The privately-owned radio station Nomade FM was closed by the government on 11 February for "inciting rebellion" after inviting two former rebels to join a broadcast discussion. Reporters Without Borders calls on the authorities to allow it to reopen.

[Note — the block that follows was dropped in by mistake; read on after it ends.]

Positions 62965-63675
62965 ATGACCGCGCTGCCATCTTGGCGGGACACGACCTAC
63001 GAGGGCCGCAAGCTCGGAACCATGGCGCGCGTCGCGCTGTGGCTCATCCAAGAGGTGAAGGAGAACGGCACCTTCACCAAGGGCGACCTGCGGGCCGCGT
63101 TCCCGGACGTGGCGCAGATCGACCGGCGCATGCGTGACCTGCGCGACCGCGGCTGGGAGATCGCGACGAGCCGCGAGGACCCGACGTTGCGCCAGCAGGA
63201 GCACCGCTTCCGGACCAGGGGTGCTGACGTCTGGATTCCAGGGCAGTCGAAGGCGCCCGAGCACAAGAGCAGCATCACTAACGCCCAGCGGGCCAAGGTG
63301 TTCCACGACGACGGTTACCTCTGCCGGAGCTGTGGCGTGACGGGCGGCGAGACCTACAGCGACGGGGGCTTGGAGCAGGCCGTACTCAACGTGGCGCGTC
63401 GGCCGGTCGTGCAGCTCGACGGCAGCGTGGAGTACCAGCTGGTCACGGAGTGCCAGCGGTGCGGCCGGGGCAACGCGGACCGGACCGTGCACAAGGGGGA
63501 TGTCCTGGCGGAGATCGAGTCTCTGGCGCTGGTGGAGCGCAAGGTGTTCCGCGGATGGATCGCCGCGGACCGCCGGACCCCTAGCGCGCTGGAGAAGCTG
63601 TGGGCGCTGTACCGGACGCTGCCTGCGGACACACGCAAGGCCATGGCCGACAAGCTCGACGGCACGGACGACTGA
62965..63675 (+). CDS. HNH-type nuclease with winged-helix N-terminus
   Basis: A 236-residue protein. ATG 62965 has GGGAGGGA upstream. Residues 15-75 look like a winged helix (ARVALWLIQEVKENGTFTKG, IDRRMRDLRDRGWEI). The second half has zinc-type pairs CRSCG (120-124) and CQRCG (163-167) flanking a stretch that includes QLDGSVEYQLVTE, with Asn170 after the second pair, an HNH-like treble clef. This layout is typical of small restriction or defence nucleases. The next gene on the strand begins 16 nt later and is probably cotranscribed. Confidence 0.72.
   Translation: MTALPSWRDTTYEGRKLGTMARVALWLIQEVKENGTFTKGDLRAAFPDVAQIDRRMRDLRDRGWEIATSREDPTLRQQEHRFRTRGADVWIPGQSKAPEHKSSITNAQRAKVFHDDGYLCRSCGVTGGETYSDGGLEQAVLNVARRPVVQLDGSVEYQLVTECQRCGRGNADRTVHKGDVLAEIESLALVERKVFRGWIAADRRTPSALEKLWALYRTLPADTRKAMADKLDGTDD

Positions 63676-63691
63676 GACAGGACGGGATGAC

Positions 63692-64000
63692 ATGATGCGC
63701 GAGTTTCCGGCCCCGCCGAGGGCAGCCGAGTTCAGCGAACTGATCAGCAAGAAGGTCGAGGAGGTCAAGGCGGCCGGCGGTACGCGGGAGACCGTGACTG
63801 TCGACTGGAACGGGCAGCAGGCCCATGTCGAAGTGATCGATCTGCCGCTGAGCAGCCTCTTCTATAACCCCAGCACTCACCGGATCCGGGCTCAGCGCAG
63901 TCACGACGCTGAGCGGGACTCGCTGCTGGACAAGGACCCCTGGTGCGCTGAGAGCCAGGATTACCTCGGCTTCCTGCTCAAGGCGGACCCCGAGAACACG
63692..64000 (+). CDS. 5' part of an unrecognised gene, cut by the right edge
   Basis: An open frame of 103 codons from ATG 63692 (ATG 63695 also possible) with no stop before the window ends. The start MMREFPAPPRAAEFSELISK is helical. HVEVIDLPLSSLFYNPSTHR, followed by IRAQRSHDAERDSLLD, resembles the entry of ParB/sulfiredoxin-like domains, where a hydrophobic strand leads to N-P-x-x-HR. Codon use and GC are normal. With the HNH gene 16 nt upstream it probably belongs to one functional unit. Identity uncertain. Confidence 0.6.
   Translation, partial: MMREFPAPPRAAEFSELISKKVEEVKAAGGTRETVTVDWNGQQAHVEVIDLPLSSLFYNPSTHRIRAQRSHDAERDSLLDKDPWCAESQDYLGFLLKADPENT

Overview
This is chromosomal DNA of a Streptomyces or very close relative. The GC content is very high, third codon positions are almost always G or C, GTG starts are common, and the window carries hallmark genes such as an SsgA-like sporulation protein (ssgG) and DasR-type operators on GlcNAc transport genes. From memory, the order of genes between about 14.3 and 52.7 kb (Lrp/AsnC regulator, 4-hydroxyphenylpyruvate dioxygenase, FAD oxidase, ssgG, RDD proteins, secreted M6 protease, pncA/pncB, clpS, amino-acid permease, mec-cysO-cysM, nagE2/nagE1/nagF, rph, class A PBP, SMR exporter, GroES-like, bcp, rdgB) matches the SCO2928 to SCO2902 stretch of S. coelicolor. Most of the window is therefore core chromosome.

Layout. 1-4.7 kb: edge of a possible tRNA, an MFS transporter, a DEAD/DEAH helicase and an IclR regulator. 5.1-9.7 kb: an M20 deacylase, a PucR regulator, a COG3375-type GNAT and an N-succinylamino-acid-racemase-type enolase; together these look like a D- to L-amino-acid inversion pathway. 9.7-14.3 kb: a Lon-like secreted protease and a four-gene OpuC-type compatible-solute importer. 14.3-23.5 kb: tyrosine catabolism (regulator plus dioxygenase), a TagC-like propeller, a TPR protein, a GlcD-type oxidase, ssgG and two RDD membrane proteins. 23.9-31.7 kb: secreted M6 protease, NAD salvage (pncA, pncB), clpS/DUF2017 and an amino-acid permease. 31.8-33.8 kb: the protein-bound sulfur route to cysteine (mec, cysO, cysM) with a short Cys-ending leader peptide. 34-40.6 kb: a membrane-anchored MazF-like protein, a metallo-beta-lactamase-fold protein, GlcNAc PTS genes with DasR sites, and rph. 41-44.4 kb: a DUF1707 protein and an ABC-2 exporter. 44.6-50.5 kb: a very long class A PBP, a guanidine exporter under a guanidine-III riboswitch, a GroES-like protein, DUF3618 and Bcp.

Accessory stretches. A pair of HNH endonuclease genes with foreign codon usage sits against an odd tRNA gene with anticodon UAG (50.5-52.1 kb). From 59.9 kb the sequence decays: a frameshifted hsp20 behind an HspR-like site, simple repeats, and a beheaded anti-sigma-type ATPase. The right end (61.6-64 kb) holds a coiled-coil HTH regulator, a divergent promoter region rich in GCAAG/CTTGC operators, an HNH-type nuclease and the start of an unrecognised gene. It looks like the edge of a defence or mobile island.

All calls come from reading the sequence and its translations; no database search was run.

Reporters Without Borders today deplored the government's closure of the privately-owned radio station Nomade FM as "a serious threat to press freedom and the growth of independent and diverse expression in the region." The station, which broadcasts around Agadez, 1,000 km northeast of the capital, Niamey, was shut down on 11 February for "inciting rebellion" after programme director Ismaghil Iltinin invited two former anti-government rebels onto a local-language talk show on 5 February to discuss "peace, security and development" in Northern Niger. They criticised the government for not applying the peace agreement it had signed, especially concerning reintegration of the rebels into mainstream society. Reporters Without Borders secretary-general Robert Ménard called on the authorities to allow the station to reopen at once so the journalists could once more do their job freely. The head of the station, Serge Hilbron, said Agadez police came to close it down and showed a telegram signed by the interior minister, who reportedly acted on the orders of President Mamadou Tandja. Abdoulaye Tiemogo, editor of the weekly Le Canard Echainée, is due to be released from prison on 20 February at the end of an eight-month sentence for libelling Prime Minister Hama Amadou, who sued him on 18 June last year after three articles strongly criticised him for trying to corrupt the head of parliament so he could keep his post as prime minister.